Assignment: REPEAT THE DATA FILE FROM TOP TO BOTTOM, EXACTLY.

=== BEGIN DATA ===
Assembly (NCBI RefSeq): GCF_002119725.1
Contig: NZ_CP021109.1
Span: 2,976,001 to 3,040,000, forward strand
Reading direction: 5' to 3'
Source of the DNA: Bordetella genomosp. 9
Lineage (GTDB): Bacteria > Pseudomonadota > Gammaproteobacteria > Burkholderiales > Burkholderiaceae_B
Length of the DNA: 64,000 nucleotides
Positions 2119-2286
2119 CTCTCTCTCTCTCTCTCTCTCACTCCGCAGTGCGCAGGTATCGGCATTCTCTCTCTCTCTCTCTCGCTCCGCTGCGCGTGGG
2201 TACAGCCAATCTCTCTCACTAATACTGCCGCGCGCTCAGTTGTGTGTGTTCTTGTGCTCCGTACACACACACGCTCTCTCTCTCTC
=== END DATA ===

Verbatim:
Assembly (NCBI RefSeq): GCF_002119725.1
Contig: NZ_CP021109.1
Span: 2,976,001 to 3,040,000, forward strand
Reading direction: 5' to 3'
Source of the DNA: Bordetella genomosp. 9
Lineage (GTDB): Bacteria > Pseudomonadota > Gammaproteobacteria > Burkholderiales > Burkholderiaceae_B
Length of the DNA: 64,000 nucleotides
Positions 2119-2286
2119 CTCTCTCTCTCTCTCTCTCTCACTCCGCAGTGCGCAGGTATCGGCATTCTCTCTCTCTCTCTCTCGCTCCGCTGCGCGTGGG
2201 TACAGCCAATCTCTCTCACTAATACTGCCGCGCGCTCAGTTGTGTGTGTTCTTGTGCTCCGTACACACACACGCTCTCTCTCTCTC